On his seventh album, Solomon, Cassper Nyovest assuredly settles into the role of South African hip-hop OG. Looking both inward and outward, the Mafikeng-representer broaches themes such as parenthood, loss and longevity over production that is at once soulful and triumphant.
Tucking introspective rhymes and braggadocious bars between lush instrumentation, Nyovest ponders his beginnings, revels in the present and plots the future.
“I I feel like I’m at a point now in my career where I just genuinely want to make a solid project that I’m proud of. This is my attempt at making a classic hip-hop album that will play 10 years from now, and it will stand the test of time. It’s very simple; I really just did whatever came to mind and whatever felt natural at that point. That’s what it’s about for me.”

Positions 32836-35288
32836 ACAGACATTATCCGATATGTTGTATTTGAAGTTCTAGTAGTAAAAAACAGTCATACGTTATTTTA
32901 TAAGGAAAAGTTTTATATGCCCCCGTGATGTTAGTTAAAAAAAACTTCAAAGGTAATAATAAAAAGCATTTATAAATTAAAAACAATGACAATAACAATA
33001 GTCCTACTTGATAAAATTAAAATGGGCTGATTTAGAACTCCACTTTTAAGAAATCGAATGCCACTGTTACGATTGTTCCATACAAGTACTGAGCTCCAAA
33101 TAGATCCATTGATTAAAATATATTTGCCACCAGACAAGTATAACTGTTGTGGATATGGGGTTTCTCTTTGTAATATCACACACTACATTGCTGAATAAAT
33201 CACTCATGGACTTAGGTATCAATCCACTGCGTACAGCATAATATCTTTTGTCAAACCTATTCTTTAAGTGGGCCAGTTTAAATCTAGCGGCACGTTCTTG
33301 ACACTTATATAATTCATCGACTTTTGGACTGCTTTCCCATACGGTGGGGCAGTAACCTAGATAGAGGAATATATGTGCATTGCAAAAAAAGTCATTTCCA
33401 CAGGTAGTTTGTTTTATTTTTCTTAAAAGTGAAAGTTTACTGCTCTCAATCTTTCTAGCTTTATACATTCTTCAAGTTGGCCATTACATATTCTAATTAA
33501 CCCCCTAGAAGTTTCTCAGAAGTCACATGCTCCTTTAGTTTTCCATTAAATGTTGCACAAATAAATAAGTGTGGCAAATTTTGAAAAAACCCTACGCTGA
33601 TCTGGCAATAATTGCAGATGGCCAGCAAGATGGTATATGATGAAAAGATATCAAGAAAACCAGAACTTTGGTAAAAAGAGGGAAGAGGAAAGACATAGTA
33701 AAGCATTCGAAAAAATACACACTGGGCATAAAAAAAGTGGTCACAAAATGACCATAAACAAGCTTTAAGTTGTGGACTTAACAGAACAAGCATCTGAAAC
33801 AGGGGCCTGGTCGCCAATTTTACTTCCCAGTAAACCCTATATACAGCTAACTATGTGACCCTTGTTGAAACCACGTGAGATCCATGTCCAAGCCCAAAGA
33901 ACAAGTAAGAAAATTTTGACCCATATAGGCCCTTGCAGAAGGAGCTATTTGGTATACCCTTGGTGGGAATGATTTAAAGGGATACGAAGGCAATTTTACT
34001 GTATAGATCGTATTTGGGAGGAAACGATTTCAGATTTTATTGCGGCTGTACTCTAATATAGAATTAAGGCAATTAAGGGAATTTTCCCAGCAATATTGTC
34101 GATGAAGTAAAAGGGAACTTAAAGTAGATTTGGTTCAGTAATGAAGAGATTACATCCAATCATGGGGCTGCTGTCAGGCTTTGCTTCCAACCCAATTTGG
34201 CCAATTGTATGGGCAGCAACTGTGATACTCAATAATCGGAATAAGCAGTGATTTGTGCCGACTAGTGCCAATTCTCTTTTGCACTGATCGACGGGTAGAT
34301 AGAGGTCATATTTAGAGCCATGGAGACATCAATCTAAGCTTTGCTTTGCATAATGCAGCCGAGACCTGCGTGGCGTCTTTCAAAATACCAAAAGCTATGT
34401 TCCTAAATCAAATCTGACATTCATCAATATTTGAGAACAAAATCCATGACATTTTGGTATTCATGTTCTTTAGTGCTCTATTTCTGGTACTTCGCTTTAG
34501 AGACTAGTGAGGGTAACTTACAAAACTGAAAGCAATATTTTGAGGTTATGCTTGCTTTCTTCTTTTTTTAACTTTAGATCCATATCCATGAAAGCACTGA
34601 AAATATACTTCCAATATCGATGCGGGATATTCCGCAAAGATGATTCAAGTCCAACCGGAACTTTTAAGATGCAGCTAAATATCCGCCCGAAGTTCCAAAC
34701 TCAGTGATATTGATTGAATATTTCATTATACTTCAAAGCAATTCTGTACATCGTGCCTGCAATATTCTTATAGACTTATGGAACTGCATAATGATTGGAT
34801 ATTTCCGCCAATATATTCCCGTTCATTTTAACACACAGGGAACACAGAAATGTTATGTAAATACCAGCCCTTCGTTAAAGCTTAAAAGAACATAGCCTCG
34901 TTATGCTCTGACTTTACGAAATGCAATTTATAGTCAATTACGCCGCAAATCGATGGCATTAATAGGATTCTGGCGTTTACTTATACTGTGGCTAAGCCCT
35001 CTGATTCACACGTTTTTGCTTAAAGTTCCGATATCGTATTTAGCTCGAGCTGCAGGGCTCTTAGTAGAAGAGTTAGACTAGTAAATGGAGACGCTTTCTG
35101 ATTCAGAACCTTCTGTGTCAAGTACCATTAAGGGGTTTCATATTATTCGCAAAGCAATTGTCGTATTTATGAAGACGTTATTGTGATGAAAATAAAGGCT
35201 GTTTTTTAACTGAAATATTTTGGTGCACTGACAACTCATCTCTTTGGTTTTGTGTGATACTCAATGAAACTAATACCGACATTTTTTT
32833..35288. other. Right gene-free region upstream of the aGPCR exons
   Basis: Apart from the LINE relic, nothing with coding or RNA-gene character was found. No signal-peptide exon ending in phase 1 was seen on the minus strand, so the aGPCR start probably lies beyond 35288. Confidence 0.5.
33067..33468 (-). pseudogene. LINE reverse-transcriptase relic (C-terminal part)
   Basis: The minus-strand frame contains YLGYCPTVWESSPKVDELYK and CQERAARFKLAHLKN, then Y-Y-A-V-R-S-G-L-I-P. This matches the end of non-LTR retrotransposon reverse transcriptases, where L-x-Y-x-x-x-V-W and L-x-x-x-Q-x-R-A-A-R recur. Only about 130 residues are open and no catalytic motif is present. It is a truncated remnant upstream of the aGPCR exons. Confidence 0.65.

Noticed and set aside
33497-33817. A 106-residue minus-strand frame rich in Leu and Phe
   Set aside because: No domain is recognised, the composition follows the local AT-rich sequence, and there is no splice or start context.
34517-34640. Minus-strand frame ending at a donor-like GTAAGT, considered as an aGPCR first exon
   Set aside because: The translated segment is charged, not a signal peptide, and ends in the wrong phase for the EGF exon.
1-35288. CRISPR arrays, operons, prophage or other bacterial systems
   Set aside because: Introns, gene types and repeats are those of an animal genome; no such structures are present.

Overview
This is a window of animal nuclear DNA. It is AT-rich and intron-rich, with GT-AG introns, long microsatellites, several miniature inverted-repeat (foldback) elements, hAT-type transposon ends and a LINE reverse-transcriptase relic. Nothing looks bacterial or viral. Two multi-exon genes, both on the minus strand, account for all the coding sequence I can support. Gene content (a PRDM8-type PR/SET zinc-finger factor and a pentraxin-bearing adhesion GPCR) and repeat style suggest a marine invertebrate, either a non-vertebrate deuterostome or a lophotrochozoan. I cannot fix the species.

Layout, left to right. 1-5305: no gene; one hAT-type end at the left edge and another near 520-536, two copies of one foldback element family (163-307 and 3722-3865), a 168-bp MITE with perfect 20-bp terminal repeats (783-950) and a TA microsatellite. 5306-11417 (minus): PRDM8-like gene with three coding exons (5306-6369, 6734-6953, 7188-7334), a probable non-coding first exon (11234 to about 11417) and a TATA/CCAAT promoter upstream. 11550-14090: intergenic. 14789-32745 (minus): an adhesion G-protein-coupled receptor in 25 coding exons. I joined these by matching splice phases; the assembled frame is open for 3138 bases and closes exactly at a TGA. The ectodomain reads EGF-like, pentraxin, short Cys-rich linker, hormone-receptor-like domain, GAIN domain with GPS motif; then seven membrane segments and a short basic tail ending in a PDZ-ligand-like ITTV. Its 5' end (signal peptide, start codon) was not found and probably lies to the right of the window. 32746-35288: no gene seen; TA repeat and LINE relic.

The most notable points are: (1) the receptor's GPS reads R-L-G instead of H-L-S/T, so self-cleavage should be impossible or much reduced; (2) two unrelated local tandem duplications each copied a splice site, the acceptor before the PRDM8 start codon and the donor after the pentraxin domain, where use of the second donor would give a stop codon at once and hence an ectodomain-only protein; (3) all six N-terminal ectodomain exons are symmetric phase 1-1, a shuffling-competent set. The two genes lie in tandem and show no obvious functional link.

In juxtaposing his earthly vices against attaining spiritual enlightenment, Solomon evokes the essence of its namesake through its occupation with wisdom, accomplishment and prosperity. And, as Cassper assumes his own throne, an air of nobility accompanies this body of work that incorporates invigorating drill basslines (“018”), luxury rap (“Balmain”) and melodic R&B (“Chomi Lover Friend”).